Eight Steps for Preparing Lumber for Woodworking Projects

using a benchtop jointer
There are eight steps to preparing lumber at the beginning of the construction phase of a project. Whether you buy rough or surfaced lumber from the mill, the lumber yard, a home center, or a specialty wood store you have to prepare the lumber for use.

The lumber can be "rough cut" from the mill, or "surfaced" lumber that has been smoothed on two, three, or four sides. Regardless of whether or not you buy lumber rough or surfaced, the wood has to be prepared for use. You have to take into account the design size of the pieces required for the project, any grain pattern considerations for the project from the plank we are cutting up, and any warping in the wood.

Rough lumber gives you more thickness to work with when preparing the lumber to eliminate a warp. Rough lumber is usually 1/8th inch (3 mm) to 1/4 inch (6 mm), or more, thicker than surfaced lumber.


Cut the board to rough length

The first cut to make to a board is to slice approximately a 1 inch (25 mm) piece from the end of the board. Look for small cracks, called checks, which may not be visible but could ruin a piece. If not eliminated, checks could continue to propagate in your project piece and eventually split the entire length.

Try to bend the end-cut piece, if you see a crack or it breaks when you bend it, cut another piece. Continue to cut and check pieces until no more cracks are found. you may sometimes have to cut eight inches (200 mm) or more from the end of a board to eliminate the checks. Once that is done cut the pieces you need from the board.

Allow at least one extra inch (25 mm) of length in each of the pieces you are cutting from the plank. Mark the board for the cuts. Use a radial arm saw, table saw, or miter saw to make these oversize cuts.


Flatten the best face of the board

Pick the best face of the board and run that face down across the jointer. You will probably have to make several passes over the jointer because wood is never perfectly flat to begin with. Even surfaced lumber bought at a specialty hardwood store can be warped. Nark the jointed face with an "X" or an "@" in pencil to designate it as the reference face for later layout work.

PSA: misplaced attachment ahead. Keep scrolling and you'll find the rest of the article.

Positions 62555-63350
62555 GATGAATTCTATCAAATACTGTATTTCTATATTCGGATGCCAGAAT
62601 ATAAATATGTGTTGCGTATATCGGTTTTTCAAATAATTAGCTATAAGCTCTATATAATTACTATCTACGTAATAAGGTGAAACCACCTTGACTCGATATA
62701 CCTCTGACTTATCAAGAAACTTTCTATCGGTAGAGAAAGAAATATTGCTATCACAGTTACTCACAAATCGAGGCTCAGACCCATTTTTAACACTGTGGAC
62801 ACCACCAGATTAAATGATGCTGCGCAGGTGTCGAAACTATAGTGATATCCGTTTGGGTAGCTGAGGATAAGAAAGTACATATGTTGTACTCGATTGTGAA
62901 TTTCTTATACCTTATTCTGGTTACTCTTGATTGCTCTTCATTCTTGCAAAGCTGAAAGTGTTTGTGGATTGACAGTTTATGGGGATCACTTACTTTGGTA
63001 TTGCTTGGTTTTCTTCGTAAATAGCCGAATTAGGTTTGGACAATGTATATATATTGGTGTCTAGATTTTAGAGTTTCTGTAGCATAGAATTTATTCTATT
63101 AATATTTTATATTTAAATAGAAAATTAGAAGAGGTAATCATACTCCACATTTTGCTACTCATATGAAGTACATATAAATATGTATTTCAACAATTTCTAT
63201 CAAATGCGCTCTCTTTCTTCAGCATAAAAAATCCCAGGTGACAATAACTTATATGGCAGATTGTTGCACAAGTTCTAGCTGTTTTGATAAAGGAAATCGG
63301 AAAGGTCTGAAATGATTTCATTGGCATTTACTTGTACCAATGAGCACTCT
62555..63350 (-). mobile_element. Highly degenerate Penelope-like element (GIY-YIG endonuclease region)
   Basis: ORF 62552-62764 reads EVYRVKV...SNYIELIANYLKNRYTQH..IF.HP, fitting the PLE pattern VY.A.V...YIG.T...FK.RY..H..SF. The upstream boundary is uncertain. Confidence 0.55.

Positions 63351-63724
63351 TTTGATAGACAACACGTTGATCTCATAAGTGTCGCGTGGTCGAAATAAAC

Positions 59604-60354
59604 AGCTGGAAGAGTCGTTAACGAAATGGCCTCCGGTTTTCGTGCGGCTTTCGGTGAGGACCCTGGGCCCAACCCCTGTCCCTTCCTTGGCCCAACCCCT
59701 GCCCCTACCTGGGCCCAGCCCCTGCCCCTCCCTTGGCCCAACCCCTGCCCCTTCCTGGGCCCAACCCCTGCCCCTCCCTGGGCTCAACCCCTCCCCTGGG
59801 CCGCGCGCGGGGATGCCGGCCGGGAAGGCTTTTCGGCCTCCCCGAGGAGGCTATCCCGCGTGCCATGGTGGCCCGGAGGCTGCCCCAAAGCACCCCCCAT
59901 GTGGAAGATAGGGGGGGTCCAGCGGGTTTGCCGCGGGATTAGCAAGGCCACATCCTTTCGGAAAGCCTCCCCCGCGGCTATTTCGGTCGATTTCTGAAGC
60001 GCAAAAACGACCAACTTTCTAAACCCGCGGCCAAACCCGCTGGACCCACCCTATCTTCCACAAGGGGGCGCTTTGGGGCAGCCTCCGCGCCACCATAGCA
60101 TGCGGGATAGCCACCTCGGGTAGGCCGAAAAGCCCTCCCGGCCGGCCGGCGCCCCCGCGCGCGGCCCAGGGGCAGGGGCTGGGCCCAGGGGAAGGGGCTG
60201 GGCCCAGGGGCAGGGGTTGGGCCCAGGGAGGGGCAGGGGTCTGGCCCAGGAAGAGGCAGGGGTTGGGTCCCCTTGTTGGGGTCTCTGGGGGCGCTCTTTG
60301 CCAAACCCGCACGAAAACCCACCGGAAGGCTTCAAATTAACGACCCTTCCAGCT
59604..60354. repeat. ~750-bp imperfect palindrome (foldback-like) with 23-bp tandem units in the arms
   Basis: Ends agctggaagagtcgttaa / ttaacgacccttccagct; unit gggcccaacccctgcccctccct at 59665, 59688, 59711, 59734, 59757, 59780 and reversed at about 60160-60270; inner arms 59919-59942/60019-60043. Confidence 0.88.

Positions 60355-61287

Note: Do not use a planer to do the flattening on this first side because a planer only mirrors what's on the other side of the board. If the board is warped, it will now be warped the same on both faces.


Flatten one edge of the board

Pick the best edge of the board and run that edge down across the jointer with the reference face flat against the jointer fence. Again, you will probably have to make several passes across the jointer. Before you begin, make sure that the fence is 90o perpendicular to the jointer outfeed bed. Mark the jointed edge with a "V". The point of the "V" faces the reference face. Now you know from a quick glance where your reference face and edge are on the piece.


Flatten the opposite face

Run the board through the planer with the reference face down against the bed (for planers with the cutters on the top side -- most are this way). Make as many passes as needed to get the board to the desired thickness. Do not take off too much -- leave about 1/32 inch (1 mm) extra thickness to allow for removal of the machine marks by hand plane, scraper, or sandpaper.


Cut the opposite edge to width


Run the board through the table saw with the reference edge against the fence. Leave about 1/16 inch extra for jointing and smoothing.


Joint the sawed edge

Run the sawed edge across the jointer to remove the saw marks. This usually takes just one pass (maybe two, if the sawed edge is rough). The jointer should be set for a very thin cut, maybe 1/64th inch. Leave about 1/32nd inch (1 mm) extra width for final removal of machine marks.


Cut the best end square

You choose the best end first, you want to take off only a minimal amount, no more than 1/4th inch (6 mm). Cut the end at 90 degree on the table saw or miter saw.


Cut the opposite to length

Measure and cut to final length on the table saw or miter saw. As before, leave about 1/32nd inch for removal of machine marks and smoothing.

That's it. You should have a perfect board ready for your project.



Tips

  • Allow boards to acclimate in your shop for one to two weeks before you use them. The humidity in the shop is usually different from the place where you bought the lumber. It gives the board a chance to settle down to equilibrium moisture content with the shop. Most of the wood movement and warping the board will do will occur in this one to two week time-frame.
  • Do not use green wood. Green wood has not been dried and therefore has an unusually high moisture content. Besides causing rust to your machinery, green wood is unstable and after preparation will warp in unpredictable ways. Green hardwood usually takes one year per inch of thickness to air dry.
  • Before I prep a board I like to carefully look it over. I look at the grain pattern. I look for features I want to highlight in my projects or avoid, such as knots. I figure out all the pieces I want to make from the board and mark them in chalk or crayon for cutting.
  • Plan to buy at least twenty percent more lumber than your project calls for.

Dressing Lumber





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